I've had the unfortunate experience of building a product for someone else where the process was driven by a combination of Complain-Driven Development and Upper-Management Wish-lists. This alone might have been fine but at the same time anything positive like the real analytics about how successful the product was or any non-complaint communication coming from the users was hidden from me for fear, I suppose, that I might try to use that information get my company more money.
This became incredibly depressing. Everyday you show up to work putting in more and more hours into something that comes back with more and more complaints. It was hell and I did everything I could to end Complaint-Driven Development to no avail because thats how the customer liked to work. Eventually I finally just gave up and left to find something more rewarding and less soul crushing.
So, yes, there can be big problems with this, depending in part on the problem space you are addressing, I think.
My current gig is very customer-driven and we hire a number of PMs to handle and incorporate the feedback. Our customers love us because the alternative is a particularly stodgy, poorly performing and relatively unchanging product. With end-users, yes. The flood of complaints and the complaints about the fixes for the complaints and on and on can be soulcrushing.
Finding a niche who loves you and your product is hopefully possible.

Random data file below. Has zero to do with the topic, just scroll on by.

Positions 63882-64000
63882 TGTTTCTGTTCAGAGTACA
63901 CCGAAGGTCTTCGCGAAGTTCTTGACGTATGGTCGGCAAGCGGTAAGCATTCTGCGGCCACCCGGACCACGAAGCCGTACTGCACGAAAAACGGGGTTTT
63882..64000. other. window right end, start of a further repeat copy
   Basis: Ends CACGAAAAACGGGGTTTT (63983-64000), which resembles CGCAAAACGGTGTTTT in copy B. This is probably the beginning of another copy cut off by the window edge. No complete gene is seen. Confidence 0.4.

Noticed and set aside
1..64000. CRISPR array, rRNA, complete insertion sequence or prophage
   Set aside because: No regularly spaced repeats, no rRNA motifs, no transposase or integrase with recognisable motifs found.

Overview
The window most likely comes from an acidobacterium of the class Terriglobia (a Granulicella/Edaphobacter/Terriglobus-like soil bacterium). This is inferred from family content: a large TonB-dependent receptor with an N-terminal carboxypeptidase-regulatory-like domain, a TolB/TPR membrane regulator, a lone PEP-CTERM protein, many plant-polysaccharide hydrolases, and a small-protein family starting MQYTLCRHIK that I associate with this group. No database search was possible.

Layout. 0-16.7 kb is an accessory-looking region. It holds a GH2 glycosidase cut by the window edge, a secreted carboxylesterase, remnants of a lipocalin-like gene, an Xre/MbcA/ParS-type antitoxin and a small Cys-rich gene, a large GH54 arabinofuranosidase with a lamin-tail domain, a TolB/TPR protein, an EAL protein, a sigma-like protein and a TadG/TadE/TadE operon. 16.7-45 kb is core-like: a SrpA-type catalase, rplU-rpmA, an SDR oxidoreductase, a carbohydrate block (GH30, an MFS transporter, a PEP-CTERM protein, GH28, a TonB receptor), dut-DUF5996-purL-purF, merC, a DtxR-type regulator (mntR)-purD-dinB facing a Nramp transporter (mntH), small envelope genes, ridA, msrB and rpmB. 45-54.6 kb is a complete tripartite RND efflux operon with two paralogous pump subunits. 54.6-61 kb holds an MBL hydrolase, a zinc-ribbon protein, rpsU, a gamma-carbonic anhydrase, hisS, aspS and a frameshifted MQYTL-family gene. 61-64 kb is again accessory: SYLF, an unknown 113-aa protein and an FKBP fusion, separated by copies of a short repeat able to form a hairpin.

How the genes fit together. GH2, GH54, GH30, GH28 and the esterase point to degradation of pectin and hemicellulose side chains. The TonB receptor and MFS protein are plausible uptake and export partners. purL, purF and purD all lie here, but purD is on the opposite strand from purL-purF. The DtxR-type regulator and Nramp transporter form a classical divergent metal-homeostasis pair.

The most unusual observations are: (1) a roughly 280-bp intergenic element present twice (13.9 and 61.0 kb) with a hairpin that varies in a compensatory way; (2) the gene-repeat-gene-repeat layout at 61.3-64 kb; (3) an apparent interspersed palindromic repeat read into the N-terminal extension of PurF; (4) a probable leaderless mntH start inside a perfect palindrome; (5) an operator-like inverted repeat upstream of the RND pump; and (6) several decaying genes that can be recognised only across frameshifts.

This article is about early stage products that are very new. If you're looking at a mature product that has been on the market for 10+ years, it's likely (I hope!) that most of the major obvious pain / complaint points have already been addressed. I don't think CDD would be as useful in that scenario -- you want a different model.
"The fool doth think he is wise, but the wise man knows himself to be a fool."- William Shakespeare, As You Like It
This is simple but practical advice I think far too many people ignore. You've inspired me with this article. Glad to see you've been successful from it!
We tried to add tags to support emails (via helpscout), but it's also hard to remember to tag things, and it's easy to use different tags for similar complaints.
I wonder about the best strategy to quantify complaints / suggestions and 'bucket' them correctly, so you can really choose the top ones.
If your current tagging system isn't helping you, flip the axis on which you're tagging to see if new patterns emerge. (area of complain on your product, versus types of tasks users are trying to achieve, for example.)
Throughout development, we've been using it to get feedback from the community: on their own ideas, their thoughts on design aspects we've shared, and questions they'd like us to answer.
User Voice lets people suggest and vote on ideas. We can label them with customizable tags like "Seen," "Considering," "Not Planned," as a very time-efficient means of communicating to many at once, without the expectation of personal replies.
The system isn't perfect, and we're not using it perfectly, but it's been helpful for getting and organizing feedback.
I don't think it has really helped Dell as to many of the things they simply said they aren't doing it (e.g. standardise power supplies in laptops) but the concept seems decent if they weren't very open to the feedback received.
I'll give the Docker install a spin. I'll give feedback on the Gentoo install and the Docker install when I am able to give both my full attention.
Your blog posts are frequently thought-provoking and inspirational and mercilessly bullshit-free. I'm so glad you've moved to Ruby on Rails and welcome you with open arms into the open-source world, you may not fully appreciate how much goodwill that move generated for you :)
I can't think of a many such titles though. Maybe "UX" for a general discussion about user experience?